Adapting lessons for children with vision impairment: Part two

Post date: 
Friday, 29 July 2016
Photo of the resources and adapted work

In part two of Insight’s three-part series, Anna Pilson, a QTVI from Sheffield Vision Support Service, shares how they approached modifying classwork for two Year 9 maths students.

The key role of a qualified teacher of children with vision impairment (QTVI) is to provide support to children with vision impairment (VI) so they have access to the curriculum effectively. Sheffield Vision Support Service supports children with VI from birth to 25 years of age. The service visits schools across the city to provide bespoke modification of learning resources, mainstream staff training, specialist teaching and in-class support.

Simran and Qurat-ul-ain’s story

Both girls are currently Year 9 pupils. Simran has central vision impairment, so she finds it difficult to see small print and also struggles with bright lighting, which makes her squint.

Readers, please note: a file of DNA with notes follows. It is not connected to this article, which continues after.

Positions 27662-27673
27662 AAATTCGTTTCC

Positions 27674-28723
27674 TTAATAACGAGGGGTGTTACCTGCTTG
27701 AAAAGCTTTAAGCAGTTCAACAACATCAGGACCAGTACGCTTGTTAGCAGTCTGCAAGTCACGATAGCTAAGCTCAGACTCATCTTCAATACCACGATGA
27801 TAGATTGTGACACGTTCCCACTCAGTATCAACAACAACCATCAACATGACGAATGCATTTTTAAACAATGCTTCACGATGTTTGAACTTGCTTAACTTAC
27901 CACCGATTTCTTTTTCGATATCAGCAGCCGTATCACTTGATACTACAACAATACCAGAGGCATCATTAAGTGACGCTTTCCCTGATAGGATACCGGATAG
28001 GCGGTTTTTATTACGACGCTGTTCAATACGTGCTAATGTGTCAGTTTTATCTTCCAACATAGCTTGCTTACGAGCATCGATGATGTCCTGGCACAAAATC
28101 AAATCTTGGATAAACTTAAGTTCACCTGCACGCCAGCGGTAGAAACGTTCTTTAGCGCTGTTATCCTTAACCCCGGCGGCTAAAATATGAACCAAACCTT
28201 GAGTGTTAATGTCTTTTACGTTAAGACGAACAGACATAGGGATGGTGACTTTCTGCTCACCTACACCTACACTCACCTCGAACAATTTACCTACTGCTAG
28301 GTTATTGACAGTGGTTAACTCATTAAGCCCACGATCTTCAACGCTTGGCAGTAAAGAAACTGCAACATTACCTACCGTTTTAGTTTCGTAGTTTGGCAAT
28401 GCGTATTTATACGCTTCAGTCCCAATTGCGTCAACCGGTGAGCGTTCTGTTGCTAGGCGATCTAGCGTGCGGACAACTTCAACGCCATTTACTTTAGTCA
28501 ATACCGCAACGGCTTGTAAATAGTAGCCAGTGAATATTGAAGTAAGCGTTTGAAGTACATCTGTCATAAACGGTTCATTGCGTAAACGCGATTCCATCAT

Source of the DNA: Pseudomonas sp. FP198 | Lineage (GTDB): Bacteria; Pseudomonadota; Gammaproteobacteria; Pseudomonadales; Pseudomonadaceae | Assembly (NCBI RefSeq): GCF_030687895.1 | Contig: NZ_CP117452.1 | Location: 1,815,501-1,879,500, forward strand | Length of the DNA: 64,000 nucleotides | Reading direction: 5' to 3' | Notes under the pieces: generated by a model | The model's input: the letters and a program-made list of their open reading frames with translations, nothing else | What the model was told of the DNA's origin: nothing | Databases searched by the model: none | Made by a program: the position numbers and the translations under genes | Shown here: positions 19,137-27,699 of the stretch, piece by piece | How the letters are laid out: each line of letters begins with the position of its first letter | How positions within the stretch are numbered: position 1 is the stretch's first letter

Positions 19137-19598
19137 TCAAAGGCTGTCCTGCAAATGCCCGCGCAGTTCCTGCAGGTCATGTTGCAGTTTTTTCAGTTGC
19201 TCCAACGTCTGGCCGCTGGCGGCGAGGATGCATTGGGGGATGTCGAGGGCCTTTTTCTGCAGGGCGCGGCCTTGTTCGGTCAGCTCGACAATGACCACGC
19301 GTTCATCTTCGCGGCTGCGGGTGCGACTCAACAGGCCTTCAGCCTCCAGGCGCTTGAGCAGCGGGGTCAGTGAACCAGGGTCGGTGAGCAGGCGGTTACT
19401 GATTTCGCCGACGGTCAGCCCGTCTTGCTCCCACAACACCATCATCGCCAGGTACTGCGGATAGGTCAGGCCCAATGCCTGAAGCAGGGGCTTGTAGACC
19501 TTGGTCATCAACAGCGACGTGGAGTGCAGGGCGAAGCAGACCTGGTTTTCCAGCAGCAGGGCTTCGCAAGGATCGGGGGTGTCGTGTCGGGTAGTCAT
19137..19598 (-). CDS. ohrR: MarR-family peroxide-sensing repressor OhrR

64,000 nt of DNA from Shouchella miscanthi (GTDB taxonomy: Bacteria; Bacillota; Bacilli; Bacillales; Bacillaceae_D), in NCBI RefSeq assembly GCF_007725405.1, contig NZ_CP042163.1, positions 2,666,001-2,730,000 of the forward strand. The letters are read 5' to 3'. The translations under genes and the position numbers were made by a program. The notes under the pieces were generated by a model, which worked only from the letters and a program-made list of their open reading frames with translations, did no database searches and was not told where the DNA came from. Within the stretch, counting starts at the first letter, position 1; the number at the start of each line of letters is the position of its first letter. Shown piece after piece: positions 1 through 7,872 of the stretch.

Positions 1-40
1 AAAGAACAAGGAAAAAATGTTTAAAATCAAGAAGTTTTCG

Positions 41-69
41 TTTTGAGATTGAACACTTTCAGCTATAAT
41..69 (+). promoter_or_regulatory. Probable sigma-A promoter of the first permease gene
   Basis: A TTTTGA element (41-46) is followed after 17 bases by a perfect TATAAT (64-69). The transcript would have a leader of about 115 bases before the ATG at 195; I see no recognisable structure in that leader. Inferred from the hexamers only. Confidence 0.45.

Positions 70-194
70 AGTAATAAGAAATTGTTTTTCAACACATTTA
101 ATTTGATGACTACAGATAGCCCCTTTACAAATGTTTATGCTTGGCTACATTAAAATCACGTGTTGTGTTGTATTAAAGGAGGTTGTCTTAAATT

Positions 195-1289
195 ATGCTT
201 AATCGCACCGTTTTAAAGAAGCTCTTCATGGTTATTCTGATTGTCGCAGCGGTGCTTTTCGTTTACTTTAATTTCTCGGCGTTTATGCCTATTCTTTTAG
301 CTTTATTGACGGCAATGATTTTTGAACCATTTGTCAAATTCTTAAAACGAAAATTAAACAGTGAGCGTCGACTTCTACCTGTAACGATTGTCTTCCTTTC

Qurat-ul-ain’s vision is deteriorating and she now uses large print resources, which are at least font size 48, although she finds lots of visual information tiring. She is beginning to learn braille, having daily lessons from a QTVI. However, in the past she has been reluctant to use touch to access lesson materials.
Simran and Qurat-ul-ain sometimes struggle to retain information and keep up with mainstream lesson pace. This means they can miss information and the opportunities to practice to achieve mastery of a task. Both are working at around the equivalent of an old National Curriculum Level 2/3 in Maths, which is lower than a lot of their peers